[7] "upper exposure action value" means the higher of the two levels of daily or weekly personal noise exposure or of peak sound pressure set out in regulation 4 which, if reached or exceeded, require specified action to reduce risk", Source: the Control of Noise and Work Regulations 2005

[8] "lower exposure action value" means the lower of the two levels of daily or weekly personal noise exposure or of peak sound pressure set out in regulation 4 which, if reached or exceeded, require specified action to reduce risk", Source: the Control of Noise and Work Regulations 2005

[9] Regulation 9(1), Control of Noise and Work Regulations 2005

[10] Regulation 10(g) Control of Noise and Work Regulations 2005, which refers to Regulation 9 Control of Noise and Work Regulations 2005.

[11] HSE, 2005, Final regulatory impact assessment of The Control Of Noise at Work Regulations  http://www.hse.gov.uk/noise/noise.pdf

[12] Association of British Insurers, in Explanatory memorandum to the control of noise at work regulations 2005. 2005 No. 1643

[13] HSE, Noise induced hearing loss in Great Britain, http://www.hse.gov.uk/statistics/causdis/deafness/index.htm  accessed 28 August 2019

[14] Health and Safety legislation since 1974 and specifically the Noise at Work Regulations 1989, have led to reduced employee exposure to noise at work, and advances in production engineering have meant more automated processes in the workplace with increasingly, separation of the worker from sources of noise. There have also been radical changes in employment patterns. Implementation of improved practice was not immediate but since the mid 1980s effective hearing conservation programmes have become widespread in industry (4). The overall number of employees exposed to very high levels of noise should therefore be declining, although in some occupations such as in the leisure industry, noise exposure has increased." DWP, 2002, Occupational Deafness, report by the Industrial Injuries Advisory Council. Cm5672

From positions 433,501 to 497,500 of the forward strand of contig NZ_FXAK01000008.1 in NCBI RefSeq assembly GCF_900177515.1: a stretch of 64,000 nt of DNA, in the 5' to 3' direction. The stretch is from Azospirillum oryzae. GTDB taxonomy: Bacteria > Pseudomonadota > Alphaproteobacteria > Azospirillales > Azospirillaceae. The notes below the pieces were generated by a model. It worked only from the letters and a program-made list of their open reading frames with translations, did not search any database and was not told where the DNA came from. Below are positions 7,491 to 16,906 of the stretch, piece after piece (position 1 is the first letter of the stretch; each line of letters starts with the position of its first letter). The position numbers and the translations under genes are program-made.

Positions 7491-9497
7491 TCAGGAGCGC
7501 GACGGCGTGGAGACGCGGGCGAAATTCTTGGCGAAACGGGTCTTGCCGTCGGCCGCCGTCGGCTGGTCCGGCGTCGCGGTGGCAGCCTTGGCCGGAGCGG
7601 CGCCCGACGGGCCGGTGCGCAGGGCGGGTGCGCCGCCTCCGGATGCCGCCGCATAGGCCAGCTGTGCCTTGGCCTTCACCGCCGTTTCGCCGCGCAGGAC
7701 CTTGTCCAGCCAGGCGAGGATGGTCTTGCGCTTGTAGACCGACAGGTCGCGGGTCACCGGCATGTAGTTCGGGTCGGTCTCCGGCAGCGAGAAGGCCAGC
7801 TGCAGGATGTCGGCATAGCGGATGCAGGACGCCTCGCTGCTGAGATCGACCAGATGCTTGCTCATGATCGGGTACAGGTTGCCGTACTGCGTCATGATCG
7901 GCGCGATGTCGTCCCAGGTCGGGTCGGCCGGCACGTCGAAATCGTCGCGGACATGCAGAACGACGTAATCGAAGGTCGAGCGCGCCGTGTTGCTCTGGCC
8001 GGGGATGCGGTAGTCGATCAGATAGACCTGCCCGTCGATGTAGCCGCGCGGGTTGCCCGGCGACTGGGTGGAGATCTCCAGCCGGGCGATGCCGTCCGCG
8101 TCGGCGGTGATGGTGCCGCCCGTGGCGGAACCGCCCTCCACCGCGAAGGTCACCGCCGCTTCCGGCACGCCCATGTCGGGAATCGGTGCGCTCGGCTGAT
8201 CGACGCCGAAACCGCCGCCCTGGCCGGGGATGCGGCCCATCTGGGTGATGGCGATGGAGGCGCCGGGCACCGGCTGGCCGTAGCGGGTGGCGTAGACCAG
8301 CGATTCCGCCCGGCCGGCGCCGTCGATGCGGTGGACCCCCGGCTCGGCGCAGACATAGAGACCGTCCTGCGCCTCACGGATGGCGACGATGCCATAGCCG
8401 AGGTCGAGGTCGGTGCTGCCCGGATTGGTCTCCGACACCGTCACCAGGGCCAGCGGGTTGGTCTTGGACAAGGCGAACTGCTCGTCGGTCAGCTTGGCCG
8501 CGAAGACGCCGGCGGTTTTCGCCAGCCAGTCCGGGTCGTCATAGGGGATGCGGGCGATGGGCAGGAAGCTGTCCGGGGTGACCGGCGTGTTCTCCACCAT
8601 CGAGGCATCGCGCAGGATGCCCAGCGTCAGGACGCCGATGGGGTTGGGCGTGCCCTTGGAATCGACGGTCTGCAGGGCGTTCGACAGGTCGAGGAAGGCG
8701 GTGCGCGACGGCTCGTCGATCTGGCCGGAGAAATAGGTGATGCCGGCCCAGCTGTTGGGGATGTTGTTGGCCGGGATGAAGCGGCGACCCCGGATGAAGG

[15] World Health Organisation, 2015, Hearing loss due to recreational exposure to loud sounds: a review, ISBN 978 92 4 150851 3

[16] Shargorodsky J, Curhan SG, Curhan GC,Eavey R. Change in prevalence of hearing loss in US adolescents. JAMA. 2010;304(7): 772. 8. Cited in World Health Organisation, 2015, Hearing loss due to recreational exposure to loud sounds: a review, ISBN 978 92 4 150851 3

[17] Commission Decision of 23 June 2009 on the safety requirements to be met by European standards for personal music players pursuant to Directive 2001/95/EC of the European Parliament and of the Council (Text with EEA relevance)(2009/490/EC). Official Journal of the European Union, 2009, L 161/38-39 http://eurlex.europa.eu/LexUriServ/LexUriServ.do?uri=OJ:L:2009:161:0038:0039:EN:PDF Cited in, World Health Organisation, 2015, Hearing loss due to recreational exposure to loud sounds: a review, ISBN 978 92 4 150851 3